withdrawal According to the National Survey on Drug Use and Health, about 435,000 people were regular heroin users in 2014, and the rate of heroin abuse continues to increase in the US. Many of these users become addicted to the drug and risk severe physical and psychological complications.

When a person who is struggling with heroin abuse is ready to detox from the drug or enter rehab, one of the first questions asked is usually, “How long will the withdrawal symptoms last, and how bad will they be?” Sometimes, this unknown can make the person hesitant to attempt detox.

While withdrawal from heroin can be uncomfortable, withdrawal symptoms are manageable and can be navigated with an understanding of the process and the timelines involved. Knowing more about the process can make the goal of recovery from heroin abuse less intimidating.


Stopping Use of Heroin

Anyone who has tried to stop using heroin or other opiates is aware of the difficulty that can arise in quitting “cold turkey.” According to research in Addiction Science & Clinical Practice, heroin bonds with certain hormone receptors in the brain and causes changes that can lead to tolerance, which is a need for more of the drug over time to achieve the original effect, resulting in intense cravings. This can also result in dependence on the drug, which means the person feels unable to function without it.

These issues combined make it difficult to stop using heroin. The body continually craves more of the drug, and if the person tries to stop using, the body reacts by producing withdrawal symptoms that are uncomfortable, prompting the person to relapse and start using again.

Withdrawal can also be dangerous. When a person stops using heroin, the body loses its tolerance to the drug. If the drug is then taken again at the dose the person was using before attempting to quit, there is a high risk of overdose.


Withdrawal Symptoms

Detox from heroin results in withdrawal symptoms that are similar to those for other opioid drugs. These include both physical and psychological symptoms that vary in severity based on a number of factors, including the person’s size and weight, the degree and length of time of heroin abuse, and whether or not detox has been attempted previously.

These symptoms follow a somewhat predictable course through the detox process. According to the National Library of Medicine’s Medline Plus, the symptoms include:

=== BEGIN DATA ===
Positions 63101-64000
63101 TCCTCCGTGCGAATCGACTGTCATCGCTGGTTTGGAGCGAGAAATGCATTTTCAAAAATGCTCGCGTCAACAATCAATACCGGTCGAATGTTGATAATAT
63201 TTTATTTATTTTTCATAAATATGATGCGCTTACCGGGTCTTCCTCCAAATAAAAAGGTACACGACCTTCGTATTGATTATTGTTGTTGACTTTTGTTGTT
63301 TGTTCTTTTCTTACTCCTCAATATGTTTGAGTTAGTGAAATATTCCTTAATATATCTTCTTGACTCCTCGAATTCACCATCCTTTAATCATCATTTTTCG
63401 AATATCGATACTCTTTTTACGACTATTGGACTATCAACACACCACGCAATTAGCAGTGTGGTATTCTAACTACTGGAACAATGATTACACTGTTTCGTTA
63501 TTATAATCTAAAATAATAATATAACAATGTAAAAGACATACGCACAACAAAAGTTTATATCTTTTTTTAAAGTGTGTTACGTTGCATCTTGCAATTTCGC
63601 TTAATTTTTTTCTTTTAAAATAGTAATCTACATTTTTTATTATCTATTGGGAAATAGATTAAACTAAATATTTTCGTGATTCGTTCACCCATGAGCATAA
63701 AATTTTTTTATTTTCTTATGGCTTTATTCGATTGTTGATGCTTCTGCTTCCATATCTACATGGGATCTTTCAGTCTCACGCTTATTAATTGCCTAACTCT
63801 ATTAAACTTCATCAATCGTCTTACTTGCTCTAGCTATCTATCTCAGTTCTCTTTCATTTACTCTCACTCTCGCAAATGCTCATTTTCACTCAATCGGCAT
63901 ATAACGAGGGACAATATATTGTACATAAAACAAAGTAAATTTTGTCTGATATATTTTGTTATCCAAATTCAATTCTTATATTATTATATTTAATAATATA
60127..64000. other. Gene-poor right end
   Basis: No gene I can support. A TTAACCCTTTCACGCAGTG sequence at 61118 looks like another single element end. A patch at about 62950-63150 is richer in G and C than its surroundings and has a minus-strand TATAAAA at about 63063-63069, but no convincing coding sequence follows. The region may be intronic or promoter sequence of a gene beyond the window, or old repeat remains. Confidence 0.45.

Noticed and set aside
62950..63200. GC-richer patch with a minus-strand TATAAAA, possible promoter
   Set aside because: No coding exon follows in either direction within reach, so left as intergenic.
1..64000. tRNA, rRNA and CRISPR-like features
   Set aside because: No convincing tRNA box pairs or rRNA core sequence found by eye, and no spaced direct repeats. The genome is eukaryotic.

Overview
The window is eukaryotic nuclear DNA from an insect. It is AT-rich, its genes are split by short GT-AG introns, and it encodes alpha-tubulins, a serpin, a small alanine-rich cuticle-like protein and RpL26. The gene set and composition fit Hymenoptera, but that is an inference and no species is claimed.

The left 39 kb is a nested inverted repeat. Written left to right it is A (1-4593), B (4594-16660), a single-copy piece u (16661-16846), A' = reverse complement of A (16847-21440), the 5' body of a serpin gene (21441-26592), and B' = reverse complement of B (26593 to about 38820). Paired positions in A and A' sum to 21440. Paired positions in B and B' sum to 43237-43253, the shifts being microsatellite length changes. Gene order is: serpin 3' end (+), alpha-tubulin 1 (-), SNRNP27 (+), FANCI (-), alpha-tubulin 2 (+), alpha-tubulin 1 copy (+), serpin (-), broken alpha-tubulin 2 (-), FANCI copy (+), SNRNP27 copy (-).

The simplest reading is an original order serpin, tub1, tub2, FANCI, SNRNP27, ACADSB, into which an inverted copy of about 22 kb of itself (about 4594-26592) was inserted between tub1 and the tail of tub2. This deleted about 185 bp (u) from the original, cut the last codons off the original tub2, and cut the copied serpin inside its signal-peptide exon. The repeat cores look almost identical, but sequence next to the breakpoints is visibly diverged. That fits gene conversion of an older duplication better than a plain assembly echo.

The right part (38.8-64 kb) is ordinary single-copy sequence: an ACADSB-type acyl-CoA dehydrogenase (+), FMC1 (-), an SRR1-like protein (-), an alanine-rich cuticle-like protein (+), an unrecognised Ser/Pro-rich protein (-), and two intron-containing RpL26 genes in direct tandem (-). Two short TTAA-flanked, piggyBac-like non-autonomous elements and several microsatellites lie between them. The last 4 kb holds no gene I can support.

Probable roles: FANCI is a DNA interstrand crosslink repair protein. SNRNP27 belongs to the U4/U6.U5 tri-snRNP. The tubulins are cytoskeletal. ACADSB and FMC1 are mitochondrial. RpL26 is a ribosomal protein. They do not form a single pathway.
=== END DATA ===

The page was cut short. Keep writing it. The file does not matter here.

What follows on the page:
Early symptoms

  • Aches and pains
  • Runny nose and watery eyes
  • Sweating
  • Yawning
  • Insomnia
  • Restlessness and anxiety
  • Agitation
Later symptoms

  • Digestive upset and pain
  • Nausea and vomiting
  • Goosebumps
  • Dilated pupils



A Note about Rapid Detox

There are some methods of heroin detox that can be dangerous. This includes rapid detox under anesthesia, a method that is often promoted to get people through the detox process more quickly and with less intense withdrawal symptoms. However, this method is not everything that it claims to be.

The U.S. Centers of Disease Control and Prevention reported that this method of detox has resulted in some adverse reactions, including death. Various issues caused these reactions. As a result, rapid detox is not recommended as a safe method of detox.

Even if there were no risk, this type of detox is not effective for achieving long-term recovery. In fact, a study printed in the Journal of the American Medical Association demonstrates that this form of treatment is more likely to result in relapse. Instead, a controlled, inpatient treatment program is more likely to result in safe recovery and long-term abstinence from the drug.


Medical Detox from Heroin

Knowing that these symptoms, while intense, are not dangerous may help some people decide to make the effort to quit using heroin. In addition, it can be helpful to know that treatment centers can provide medical support through the detox process to mitigate some of the withdrawal symptoms and make the process easier to manage.

As described in a study from Dialogues in Clinical Neuroscience, medical detox can provide support in the form of other, less-addictive opiate medicines that can taper down from the heroin dosage, which makes the detox process a little less intense than abruptly stopping use. Some of these drugs can be used to stabilize the person’s cravings after detox until some of the results of therapy have taken hold.

In addition, medical detox can provide other methods to support the withdrawal process and lower the intensity of the symptoms that are experienced during withdrawal. When followed with research-based, comprehensive rehab treatment, such as that found in inpatient treatment programs, people who undergo medical detox are more likely to achieve recovery and maintain abstinence from future heroin use.